iPhone 8 Rumor Rollup: thrown for a curve, glass crack clues & 3D sensing

Apple patent filing hints at sophisticated sensor network for sniffing out iPhone glass cracks

iPhone 8 Rumor Rollup: thrown for a curve, glass crack clues & 3D sensing

iPhone 8 rumors can become a snooze when they focus too much on the inside of Apple’s anticipated next flagship smartphones, but this week most of the scuttlebutt is thankfully centered around the shiny new display.

Rumor fans also seemed excited to have a new source of information rather than the usual suspects (we’ll get to them later…) 

A TrendForce of Nature

Market watcher TrendForce created a stir on Tuesday by releasing a report in which it says, based on information from the supply chain, Apple won’t have a curved AMOLED display after all in its next flagship iPhone (so that’s one area where Apple might not match or surpass what Samsung is doing with its phones, like the Galaxy S7 Edge). The expected 5.8-inch iPhone will still have an energy-efficient and bright AMOLED screen, but production issues have forced Apple to hold off on the curved design, according to the report. “Thus, the next high-end iPhone is expected to have the same 2.5D glass for display cover as the current models,” TrendForce says. 

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TrendForce reinforces rumored advances for the 10th anniversary iPhone, such as the removal of the physical home button. A virtual functions area is expected to take its place, perhaps providing a similar experience to that found with the MacBook Pro’s Touch Bar, which morphs depending upon which applications are being used.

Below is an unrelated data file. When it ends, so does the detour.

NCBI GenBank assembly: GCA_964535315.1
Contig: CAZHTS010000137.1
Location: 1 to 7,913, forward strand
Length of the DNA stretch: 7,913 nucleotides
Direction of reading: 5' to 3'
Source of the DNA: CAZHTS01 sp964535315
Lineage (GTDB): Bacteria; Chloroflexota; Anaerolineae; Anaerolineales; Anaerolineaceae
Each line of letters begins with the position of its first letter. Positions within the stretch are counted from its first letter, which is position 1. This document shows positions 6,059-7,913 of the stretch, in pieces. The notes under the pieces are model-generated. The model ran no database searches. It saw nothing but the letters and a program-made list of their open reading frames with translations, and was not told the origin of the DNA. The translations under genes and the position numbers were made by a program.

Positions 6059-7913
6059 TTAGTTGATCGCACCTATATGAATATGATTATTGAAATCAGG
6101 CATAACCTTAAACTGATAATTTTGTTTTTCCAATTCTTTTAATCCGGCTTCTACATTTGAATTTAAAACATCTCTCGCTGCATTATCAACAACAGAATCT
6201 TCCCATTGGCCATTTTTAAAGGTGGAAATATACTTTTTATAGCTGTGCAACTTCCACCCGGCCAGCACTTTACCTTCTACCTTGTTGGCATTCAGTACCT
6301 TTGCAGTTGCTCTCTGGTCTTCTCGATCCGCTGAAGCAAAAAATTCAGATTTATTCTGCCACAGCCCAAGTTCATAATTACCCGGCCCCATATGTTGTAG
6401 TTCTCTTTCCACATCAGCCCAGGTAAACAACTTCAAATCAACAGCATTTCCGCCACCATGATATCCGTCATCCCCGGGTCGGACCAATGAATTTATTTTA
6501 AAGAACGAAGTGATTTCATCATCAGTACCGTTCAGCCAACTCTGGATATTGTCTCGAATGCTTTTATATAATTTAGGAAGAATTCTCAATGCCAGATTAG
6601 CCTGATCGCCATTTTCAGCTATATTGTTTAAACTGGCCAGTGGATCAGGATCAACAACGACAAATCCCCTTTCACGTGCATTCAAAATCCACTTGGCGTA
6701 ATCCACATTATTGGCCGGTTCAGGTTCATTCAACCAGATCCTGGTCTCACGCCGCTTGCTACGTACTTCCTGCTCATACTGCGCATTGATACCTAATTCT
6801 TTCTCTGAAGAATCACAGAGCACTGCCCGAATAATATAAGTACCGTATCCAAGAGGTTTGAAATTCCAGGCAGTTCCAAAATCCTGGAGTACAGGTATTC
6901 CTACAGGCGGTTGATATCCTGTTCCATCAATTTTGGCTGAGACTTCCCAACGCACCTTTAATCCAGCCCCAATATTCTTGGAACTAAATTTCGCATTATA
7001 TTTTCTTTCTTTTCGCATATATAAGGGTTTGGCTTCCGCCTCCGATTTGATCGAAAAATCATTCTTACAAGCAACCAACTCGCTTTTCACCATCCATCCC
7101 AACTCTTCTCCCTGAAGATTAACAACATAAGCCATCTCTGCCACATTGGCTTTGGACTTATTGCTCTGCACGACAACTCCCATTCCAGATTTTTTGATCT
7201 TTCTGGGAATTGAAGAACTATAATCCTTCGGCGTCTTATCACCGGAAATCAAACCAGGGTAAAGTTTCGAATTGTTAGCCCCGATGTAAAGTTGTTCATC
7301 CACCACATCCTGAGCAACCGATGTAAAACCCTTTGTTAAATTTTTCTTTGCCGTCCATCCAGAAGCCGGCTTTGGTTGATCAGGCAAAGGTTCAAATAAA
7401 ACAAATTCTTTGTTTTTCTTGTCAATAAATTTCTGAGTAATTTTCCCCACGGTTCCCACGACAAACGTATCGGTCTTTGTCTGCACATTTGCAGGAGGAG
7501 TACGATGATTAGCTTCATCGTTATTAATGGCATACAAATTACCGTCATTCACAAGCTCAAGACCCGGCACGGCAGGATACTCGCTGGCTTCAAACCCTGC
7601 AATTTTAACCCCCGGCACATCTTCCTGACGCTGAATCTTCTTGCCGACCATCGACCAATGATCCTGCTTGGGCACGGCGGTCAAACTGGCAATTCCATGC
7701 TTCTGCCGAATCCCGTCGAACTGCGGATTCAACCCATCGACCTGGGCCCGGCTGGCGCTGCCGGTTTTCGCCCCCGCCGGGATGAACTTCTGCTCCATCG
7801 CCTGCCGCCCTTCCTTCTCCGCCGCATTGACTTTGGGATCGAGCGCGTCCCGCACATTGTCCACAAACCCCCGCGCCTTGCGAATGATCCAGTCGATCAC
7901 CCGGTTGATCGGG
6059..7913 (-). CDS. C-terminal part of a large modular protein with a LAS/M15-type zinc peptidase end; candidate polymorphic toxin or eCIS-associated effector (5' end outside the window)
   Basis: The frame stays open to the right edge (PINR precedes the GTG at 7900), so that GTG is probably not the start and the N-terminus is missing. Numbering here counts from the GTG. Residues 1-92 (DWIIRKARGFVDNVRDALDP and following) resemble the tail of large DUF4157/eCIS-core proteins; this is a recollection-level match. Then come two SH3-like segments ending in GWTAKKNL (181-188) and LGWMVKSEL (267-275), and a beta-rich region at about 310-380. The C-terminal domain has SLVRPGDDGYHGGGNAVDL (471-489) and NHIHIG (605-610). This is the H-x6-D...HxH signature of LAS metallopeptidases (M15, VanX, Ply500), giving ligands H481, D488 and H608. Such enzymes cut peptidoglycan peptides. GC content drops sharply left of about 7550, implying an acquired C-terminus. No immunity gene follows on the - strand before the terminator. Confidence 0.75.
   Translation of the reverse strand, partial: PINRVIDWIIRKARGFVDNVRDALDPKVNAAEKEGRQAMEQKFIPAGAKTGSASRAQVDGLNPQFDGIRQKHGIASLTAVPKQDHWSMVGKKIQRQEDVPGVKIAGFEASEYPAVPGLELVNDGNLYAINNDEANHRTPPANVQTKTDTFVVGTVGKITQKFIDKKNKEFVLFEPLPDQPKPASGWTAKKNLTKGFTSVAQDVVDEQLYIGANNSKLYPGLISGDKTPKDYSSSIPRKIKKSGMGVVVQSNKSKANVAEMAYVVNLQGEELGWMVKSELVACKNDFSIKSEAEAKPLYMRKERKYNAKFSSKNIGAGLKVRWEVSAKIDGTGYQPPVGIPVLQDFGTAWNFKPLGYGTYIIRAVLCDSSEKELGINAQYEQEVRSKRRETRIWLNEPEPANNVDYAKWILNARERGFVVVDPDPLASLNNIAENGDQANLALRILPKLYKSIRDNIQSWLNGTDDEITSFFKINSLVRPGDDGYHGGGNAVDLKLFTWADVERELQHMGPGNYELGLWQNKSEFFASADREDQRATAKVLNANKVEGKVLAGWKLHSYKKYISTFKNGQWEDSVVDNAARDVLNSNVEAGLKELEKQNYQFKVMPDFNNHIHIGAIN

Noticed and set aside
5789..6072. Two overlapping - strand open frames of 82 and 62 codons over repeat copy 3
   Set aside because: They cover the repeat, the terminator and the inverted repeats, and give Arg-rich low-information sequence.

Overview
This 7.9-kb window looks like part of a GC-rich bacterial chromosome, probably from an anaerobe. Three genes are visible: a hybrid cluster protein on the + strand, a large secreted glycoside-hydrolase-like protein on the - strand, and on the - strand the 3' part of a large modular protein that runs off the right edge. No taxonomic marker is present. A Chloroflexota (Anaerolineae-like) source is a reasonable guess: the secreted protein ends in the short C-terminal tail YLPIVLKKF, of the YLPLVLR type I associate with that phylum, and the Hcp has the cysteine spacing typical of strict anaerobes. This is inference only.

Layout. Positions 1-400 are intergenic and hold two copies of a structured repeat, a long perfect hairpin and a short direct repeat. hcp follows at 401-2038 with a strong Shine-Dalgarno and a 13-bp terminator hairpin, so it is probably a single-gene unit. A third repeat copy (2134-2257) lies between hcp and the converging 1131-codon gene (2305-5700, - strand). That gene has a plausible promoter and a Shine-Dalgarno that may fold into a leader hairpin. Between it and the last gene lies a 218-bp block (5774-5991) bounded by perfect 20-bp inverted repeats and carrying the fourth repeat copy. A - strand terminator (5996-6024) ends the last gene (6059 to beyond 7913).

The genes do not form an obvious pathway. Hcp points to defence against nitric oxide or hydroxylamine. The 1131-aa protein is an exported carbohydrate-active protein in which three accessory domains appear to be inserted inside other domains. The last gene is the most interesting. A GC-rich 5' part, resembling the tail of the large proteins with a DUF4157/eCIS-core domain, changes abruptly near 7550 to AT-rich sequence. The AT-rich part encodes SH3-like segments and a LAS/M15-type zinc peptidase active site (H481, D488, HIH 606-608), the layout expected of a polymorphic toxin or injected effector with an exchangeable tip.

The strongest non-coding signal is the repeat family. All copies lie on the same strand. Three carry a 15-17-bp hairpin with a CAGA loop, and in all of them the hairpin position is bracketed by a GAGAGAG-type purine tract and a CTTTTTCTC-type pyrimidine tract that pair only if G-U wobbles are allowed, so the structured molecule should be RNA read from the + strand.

A new iphone 8 concept video even depicts such a new function bar.

3D sensing technology is also expected by TrendForce to be featured in the next major iPhone, and it could be used for both facial recognition and to support augmented reality capabilities. TrendForce expects the new iPhone to boast 3GB of memory and start at 64GB of storage.

Clues about glass cracks

Apple files for scads of patents and in fact was No. 11 in the 2016 rankings of U.S. patents awarded with more than 2,100. So certainly not every Apple patent turns into a commercial product or feature, but at least iPhone rumors that stem from patent filings feel as though they have some legitimate basis.

AppleInsider posted an intriguing piece this week on Apple’s filing for “Coverglass fracture detection” that describes a sophisticated system of sensors and software that could sniff out screen cracks early on and might help users get their phones fixed before major damage results. The post explains: 

“In some embodiments, the invention uses touch sensors already embedded in device displays to detect cracks, as such fissures are also likely to separate portions of the active matrix substrate. Alternatively, piezoelectric actuators can be positioned under the coverglass and send out vibrations targeting various sections of the screen. Cracks, chips and other defects might be detected depending on vibratory response.”

If new models of the iPhone really wind up costing upwards of $1,000, as some speculation suggests, customers are going to want such an early alarm system more than ever. 

Back to that 3D sensing technology

And back to KGI Securities analyst Ming-Chi Kuo, the most prolific pronouncer of iPhone futures. Business Insider reports on Kuo’s latest client note, which describes a new front-facing camera that not only could enable even better selfies, but allow for iris recognition and support augmented reality. "We think the advanced 3D front camera system will allow the new iPhone to perform 3D sensing and modeling," BI quotes Kuo as saying.

Apple watchers point to the company’s recent acquisitions of companies such as Faceshift and PrimeSense as evidence of its interest in building advanced facial recognition into its devices. (Apple also has been said to acquitted another facial recognition startup, dubbed RealFace.)

MacRumors also pounced on the Kuo comments about a “revolutionary” new front-facing camera system that boasts infrared transmitting and receiving modules designed to pinpoint objects in front of the phone. For now, it looks as though a rear-facing camera with similar features is a ways off.

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